Analytical and Bioanalytical Chemistry
Superresolving the kidney—a practical comparison of fluorescence nanoscopy of the glomerular filtration barrier
Wunderlich, L. C., Ströhl, F., Ströhl, S., Vanderpoorten, O., Mascheroni, L., & Kaminski, C. F.
Kidney, Nephrin, Podocyte foot processes, Super-resolution microscopy, Fluorescence microscopy, Formalin-fixed paraffin-embedded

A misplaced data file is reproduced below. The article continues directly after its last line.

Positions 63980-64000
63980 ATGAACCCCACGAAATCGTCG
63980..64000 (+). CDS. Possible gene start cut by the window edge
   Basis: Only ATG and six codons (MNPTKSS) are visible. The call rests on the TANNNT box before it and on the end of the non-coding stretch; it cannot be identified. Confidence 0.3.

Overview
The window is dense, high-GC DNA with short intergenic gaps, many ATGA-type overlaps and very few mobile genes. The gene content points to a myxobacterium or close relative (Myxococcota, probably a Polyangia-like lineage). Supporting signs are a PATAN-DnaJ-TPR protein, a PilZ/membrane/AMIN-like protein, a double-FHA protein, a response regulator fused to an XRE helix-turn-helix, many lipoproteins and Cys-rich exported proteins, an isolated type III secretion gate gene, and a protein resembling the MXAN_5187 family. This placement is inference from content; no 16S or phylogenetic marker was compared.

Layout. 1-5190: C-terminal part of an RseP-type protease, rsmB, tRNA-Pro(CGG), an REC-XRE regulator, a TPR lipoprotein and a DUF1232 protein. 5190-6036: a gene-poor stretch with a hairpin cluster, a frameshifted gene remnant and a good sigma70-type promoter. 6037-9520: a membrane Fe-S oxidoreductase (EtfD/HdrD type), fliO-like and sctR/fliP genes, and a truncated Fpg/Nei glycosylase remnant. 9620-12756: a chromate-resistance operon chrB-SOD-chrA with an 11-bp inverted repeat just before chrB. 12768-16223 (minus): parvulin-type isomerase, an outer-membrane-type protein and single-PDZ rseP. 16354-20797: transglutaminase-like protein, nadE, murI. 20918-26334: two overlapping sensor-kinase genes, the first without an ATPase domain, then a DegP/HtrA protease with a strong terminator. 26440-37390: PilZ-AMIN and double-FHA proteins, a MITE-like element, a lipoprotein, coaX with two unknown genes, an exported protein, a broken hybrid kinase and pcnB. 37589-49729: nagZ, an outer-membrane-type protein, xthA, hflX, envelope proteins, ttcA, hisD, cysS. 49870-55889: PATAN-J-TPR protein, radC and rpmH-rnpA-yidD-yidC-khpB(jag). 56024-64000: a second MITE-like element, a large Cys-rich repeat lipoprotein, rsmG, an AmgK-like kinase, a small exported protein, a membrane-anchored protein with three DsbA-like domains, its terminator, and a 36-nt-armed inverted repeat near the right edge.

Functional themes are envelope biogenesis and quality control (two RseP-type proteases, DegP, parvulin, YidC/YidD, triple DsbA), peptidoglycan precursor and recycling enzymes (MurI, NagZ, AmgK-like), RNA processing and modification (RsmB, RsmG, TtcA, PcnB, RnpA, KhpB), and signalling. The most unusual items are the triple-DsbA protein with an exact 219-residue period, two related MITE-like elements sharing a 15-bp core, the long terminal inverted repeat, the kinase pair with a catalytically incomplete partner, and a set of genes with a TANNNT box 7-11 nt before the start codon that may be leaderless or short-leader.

Immunofluorescence microscopy is routinely used in the diagnosis of and research on renal impairments. However, this highly specific technique is restricted in its maximum resolution to about 250 nm in the lateral and 700 nm in the axial directions and thus not sufficient to investigate the fine subcellular structure of the kidney’s glomerular filtration barrier. In contrast, electron microscopy offers high resolution, but this comes at the cost of poor preservation of immunogenic epitopes and antibody penetration alongside a low throughput. Many of these drawbacks were overcome with the advent of super-resolution microscopy methods. So far, four different super-resolution approaches have been used to study the kidney: single-molecule localization microscopy (SMLM), stimulated emission depletion (STED) microscopy, structured illumination microscopy (SIM), and expansion microscopy (ExM), however, using different preservation methods and widely varying labelling strategies. In this work, all four methods were applied and critically compared on kidney slices obtained from samples treated with the most commonly used preservation technique: fixation by formalin and embedding in paraffin (FFPE). Strengths and weaknesses, as well as the practicalities of each method, are discussed to enable users of super-resolution microscopy in renal research make an informed decision on the best choice of technique. The methods discussed enable the efficient investigation of biopsies stored in kidney banks around the world.